Still, it’s a challenging time for fast food.
“When I look at it, I don’t know that the increase was really as much about minimum wage as it was just staffing shortages overall that our industry’s facing,” she said.
The minimum wage leads to pay compression, and that’s the real challenge, according to McGeehan.
“With compression, existing employees don’t always move up as high as what the minimum wage increase is, so there’s a smaller gap between workers that are experienced or workers who take on additional responsibility,” McGeehan said. “When there’s not that big a spread, there’s not that enticement to want to take on extra responsibilities.”
She added that some of her employees do not work in the restaurants but instead function as office staff, repair equipment or handle marketing and social media.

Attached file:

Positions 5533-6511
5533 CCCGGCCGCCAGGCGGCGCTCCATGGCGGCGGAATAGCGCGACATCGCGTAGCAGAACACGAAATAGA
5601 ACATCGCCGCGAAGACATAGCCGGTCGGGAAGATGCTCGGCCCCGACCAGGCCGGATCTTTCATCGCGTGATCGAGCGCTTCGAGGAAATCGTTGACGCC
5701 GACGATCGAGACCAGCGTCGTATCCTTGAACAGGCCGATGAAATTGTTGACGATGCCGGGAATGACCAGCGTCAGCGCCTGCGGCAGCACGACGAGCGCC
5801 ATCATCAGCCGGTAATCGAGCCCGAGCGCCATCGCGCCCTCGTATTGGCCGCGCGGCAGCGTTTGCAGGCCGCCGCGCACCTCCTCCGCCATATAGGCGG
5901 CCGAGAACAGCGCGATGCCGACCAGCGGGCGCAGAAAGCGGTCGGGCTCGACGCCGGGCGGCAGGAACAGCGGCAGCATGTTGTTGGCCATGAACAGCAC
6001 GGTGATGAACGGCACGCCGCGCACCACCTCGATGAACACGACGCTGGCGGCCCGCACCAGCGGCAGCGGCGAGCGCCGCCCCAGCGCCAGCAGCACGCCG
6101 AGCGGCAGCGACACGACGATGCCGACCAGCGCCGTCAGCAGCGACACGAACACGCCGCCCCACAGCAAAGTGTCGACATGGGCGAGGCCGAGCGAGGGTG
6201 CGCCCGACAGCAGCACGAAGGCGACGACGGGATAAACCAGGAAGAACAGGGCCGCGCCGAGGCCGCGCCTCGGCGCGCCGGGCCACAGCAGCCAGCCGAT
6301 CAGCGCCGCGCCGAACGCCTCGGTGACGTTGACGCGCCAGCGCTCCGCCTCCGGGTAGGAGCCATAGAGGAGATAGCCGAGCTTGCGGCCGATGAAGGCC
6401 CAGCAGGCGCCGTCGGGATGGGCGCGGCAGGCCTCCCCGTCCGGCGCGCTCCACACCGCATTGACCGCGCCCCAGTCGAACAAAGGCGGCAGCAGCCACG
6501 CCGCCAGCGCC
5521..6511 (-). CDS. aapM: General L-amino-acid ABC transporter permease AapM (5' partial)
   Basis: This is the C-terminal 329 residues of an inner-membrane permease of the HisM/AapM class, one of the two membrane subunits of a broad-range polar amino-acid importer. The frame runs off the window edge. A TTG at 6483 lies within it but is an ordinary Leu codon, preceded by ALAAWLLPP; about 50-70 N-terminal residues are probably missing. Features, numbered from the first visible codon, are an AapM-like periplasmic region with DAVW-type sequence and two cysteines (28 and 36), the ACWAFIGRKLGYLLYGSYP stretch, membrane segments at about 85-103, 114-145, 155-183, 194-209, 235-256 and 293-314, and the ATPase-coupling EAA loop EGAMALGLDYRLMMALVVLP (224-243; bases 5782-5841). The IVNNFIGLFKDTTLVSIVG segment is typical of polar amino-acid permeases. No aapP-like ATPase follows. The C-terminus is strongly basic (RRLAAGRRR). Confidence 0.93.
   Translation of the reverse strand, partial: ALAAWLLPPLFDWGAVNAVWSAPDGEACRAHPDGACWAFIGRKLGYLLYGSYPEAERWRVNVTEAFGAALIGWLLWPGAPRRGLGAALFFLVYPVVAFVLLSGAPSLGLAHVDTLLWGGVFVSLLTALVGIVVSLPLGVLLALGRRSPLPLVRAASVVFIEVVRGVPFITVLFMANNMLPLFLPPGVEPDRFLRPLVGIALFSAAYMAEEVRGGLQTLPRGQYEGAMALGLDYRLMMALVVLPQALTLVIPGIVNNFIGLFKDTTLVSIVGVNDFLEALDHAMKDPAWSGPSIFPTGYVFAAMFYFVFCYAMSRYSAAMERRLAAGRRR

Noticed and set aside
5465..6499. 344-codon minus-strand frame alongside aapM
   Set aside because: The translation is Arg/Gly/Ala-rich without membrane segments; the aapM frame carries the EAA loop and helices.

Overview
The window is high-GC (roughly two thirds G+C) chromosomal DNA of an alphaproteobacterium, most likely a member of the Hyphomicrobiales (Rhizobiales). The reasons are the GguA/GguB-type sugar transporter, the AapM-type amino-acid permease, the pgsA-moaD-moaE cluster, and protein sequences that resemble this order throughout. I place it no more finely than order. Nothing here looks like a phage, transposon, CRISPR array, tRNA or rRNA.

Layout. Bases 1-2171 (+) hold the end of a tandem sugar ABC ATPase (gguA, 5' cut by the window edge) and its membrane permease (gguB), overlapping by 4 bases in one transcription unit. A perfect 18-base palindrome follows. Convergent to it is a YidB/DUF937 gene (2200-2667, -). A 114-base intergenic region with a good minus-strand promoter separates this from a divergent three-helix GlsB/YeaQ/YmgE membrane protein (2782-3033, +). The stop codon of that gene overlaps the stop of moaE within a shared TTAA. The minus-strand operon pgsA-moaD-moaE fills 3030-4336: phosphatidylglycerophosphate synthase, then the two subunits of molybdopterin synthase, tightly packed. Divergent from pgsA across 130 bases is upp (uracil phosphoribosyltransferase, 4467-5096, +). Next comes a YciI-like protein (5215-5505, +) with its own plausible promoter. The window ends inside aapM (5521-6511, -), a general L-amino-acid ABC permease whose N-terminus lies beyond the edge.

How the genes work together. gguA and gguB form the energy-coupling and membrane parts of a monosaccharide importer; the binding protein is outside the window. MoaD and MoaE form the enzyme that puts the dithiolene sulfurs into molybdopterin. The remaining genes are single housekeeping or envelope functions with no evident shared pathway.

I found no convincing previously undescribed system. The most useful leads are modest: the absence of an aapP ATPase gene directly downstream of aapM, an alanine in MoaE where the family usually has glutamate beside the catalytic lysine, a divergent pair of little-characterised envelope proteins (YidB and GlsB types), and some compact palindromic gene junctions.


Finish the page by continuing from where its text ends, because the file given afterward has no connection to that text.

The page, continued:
“They bring a special skill, and there’s value to that,” she said. “But the gap between entry-level jobs and what we can afford to pay them isn’t as big as what it used to be.”
A majority of workers in McGeehan’s restaurants are high school students, moms or retirees, she said. When some calculated that they could work less and make roughly the same amount of money as they did a couple of years ago, she said many opted to work less than full time.
“The increase really had a significant impact on how our employees worked,” she said. “The more they were paid per hour, the less they wanted to work.”
Along similar lines, a higher starting wage didn’t seem to entice potential workers, she said. For a while during the pandemic, McGeehan’s restaurants opened only their drive-thru windows to customers. These days, dining rooms are open again, but McGeehan said more workers are still needed – roughly 10-20 per store.